Beyond Urias, there is not much (which is true for most teams, fans just don't seem to understand, even with the Giants, that there is not a lot of depth in the minors for anyone, for if they were that good, they would be pitching in the majors right now). Wieland is interesting, but he missed much of 2012 and 2013 (with another team, they got him in off-season). And he has interesting numbers, but not that dominating (low K/9; if you can't strike out minor leaguers at a huge rate, what hope do you have in the majors?). Bolsinger was another pickup, has never been all that good in the minors. Again, interesting numbers but not dominating. Much like Heston has been for us, but such pitchers basically need to prove it at each new level, and most don't.
The Dodgers has basically gambled this season on the health of their pitching staff holding up despite a history of their healthy not holding up. On top of that, they have the great offense, but pitching is what is going to get you through the playoffs, as I have shown in my Playoff PQS studies. If you don't have good pitching, no offense is going to help you much. And it is even worse for them because Kershaw has never stood tall in the saddle like Bumgarner has.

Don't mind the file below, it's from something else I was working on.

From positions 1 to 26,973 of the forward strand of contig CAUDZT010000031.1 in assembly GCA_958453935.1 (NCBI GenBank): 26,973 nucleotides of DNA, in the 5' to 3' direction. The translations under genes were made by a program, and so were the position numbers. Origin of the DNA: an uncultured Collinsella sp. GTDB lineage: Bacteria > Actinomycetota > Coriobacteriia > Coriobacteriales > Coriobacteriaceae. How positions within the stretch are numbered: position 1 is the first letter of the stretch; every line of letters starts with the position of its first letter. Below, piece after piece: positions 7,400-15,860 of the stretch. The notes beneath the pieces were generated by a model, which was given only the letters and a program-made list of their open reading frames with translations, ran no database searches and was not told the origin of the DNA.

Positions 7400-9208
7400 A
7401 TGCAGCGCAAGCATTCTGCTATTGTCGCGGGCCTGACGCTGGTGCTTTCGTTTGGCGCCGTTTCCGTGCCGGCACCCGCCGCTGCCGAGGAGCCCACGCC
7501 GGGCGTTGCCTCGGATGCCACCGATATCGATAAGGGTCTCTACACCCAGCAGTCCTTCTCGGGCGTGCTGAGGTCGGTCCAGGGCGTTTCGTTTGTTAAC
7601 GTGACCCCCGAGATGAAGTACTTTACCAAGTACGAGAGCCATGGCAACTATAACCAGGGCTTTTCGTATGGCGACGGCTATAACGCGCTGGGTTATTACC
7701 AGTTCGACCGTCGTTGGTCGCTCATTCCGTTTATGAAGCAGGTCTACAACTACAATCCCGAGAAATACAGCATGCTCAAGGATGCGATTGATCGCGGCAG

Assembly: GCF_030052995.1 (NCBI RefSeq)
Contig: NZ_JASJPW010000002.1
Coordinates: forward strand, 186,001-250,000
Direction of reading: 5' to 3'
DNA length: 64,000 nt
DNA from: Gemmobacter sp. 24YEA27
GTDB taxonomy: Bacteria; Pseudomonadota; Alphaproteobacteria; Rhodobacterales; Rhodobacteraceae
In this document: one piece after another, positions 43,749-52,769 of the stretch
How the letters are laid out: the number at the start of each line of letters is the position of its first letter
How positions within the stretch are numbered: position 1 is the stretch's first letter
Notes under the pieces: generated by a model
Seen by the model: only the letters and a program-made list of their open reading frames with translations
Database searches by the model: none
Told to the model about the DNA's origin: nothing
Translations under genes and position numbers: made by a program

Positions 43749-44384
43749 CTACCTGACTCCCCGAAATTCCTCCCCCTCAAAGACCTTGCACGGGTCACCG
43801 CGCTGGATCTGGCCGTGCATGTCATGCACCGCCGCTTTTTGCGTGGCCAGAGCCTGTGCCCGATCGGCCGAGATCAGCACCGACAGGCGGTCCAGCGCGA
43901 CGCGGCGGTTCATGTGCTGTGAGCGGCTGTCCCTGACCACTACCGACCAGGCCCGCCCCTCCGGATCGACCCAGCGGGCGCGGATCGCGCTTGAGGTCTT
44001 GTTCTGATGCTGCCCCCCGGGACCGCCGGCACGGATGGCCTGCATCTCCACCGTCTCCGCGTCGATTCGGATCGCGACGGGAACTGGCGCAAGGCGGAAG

On top of that, their bullpen isn't that great. There was a number of articles in saber watering holes discussing the wonders of the Dodger's bullpen, but I popped that balloon for them by noting that if you took THEIR OWN PROJECTIONS for the relievers, collectively they were at best an average bullpen, that three of them needed to be replaced to get the unit to be above average. Part of their problem was losing their closer, but he has had health problems in the past, and, unfortunately for them and him, this looks like part of his issues for his career. And they have nobody like Strickland or Okert waiting to help out.
This Is Not Fantasy Baseball, Sabers Got IT Wrong